, , , , ,

I’m looking forward to some adventures and improvements in 2008, but I’m not going to talk about them now, because—as Bruce Cockburn sings—“Anything can happen…” Although I am fairly sure that I’ll be teaching Comp 2 (Intro. to Lit), British lit. survey 1 (Anglo-Saxon to 18th c.), and another course, which I hope will be the scheduled “Postcolonial Literature.”

Instead, some other interesting developments that don’t depend on me:

I’ve been following with intermittent interest the plans to change all US broadcast television from analog to digital in 2009. According to this story, the government will issue coupons to defray the cost of converter boxes for TVs that receive programs via antenna. It seems like the least they can do, although the article reports that only 13% of the US population are believed to rely solely on antenna reception these days. But what really caught my eye was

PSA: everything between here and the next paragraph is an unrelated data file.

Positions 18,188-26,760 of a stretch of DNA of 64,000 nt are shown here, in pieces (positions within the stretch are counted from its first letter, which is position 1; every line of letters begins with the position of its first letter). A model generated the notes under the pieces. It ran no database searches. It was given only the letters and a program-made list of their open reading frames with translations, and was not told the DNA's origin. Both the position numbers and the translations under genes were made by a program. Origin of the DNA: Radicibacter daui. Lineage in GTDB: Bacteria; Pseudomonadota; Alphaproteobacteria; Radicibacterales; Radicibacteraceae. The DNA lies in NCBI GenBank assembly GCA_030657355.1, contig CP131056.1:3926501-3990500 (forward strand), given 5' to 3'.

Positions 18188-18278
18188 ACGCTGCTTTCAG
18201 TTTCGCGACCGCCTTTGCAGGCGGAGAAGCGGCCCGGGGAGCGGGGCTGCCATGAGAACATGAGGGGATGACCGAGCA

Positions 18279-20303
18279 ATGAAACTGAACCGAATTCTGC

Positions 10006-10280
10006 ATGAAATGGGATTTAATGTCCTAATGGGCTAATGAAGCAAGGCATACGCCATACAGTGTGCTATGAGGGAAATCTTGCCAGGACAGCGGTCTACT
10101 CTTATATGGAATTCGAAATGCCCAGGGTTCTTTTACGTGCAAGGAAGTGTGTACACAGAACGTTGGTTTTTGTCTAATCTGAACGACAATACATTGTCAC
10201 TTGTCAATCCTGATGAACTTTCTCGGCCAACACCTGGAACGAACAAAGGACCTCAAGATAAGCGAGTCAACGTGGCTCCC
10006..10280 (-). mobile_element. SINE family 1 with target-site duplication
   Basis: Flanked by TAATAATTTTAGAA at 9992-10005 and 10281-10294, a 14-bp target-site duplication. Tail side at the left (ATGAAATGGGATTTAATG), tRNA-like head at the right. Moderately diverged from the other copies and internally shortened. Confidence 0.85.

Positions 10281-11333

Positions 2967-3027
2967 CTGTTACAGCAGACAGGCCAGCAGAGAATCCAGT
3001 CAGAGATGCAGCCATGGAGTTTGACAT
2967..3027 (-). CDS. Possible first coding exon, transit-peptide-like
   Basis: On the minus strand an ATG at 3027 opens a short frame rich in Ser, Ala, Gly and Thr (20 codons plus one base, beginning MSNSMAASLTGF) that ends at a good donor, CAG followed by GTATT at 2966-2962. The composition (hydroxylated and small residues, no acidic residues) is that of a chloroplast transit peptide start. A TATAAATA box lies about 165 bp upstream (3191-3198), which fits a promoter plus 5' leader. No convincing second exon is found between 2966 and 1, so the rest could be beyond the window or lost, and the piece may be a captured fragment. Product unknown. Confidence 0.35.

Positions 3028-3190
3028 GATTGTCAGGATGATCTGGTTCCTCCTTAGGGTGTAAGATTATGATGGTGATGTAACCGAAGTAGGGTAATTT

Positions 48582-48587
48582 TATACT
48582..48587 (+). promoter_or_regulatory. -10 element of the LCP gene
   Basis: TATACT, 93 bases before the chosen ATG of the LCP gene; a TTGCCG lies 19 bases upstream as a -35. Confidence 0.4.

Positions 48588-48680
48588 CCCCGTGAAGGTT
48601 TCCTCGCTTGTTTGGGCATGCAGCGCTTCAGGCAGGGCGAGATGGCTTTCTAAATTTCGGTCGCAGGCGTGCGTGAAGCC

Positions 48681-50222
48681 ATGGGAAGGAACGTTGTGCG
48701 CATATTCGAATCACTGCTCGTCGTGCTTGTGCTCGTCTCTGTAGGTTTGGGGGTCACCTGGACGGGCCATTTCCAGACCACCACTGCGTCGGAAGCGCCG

The Association for Public Television Stations reported in September that 51 percent of participants surveyed were unaware that the transition was taking place.

That statistic would seem to include many of my first-year students, who generally expressed shock and disbelief when I suggested the change to DTV as a research topic last semester. I don’t know if this indicates that (a) most of them don’t watch TV, (b) most of them have cable or satellite reception, or (c) most of them don’t watch or read news.

So, never mind TV, what about books? Everybody’s Libraries has an interesting discussion of copyright and works entering the public domain around the world. Apparently Dorothy L. Sayers‘s work (among others) is now in the public domain in some countries (December 17, 2007, marked the 50th anniversary of her death)…let us hope they treat her right.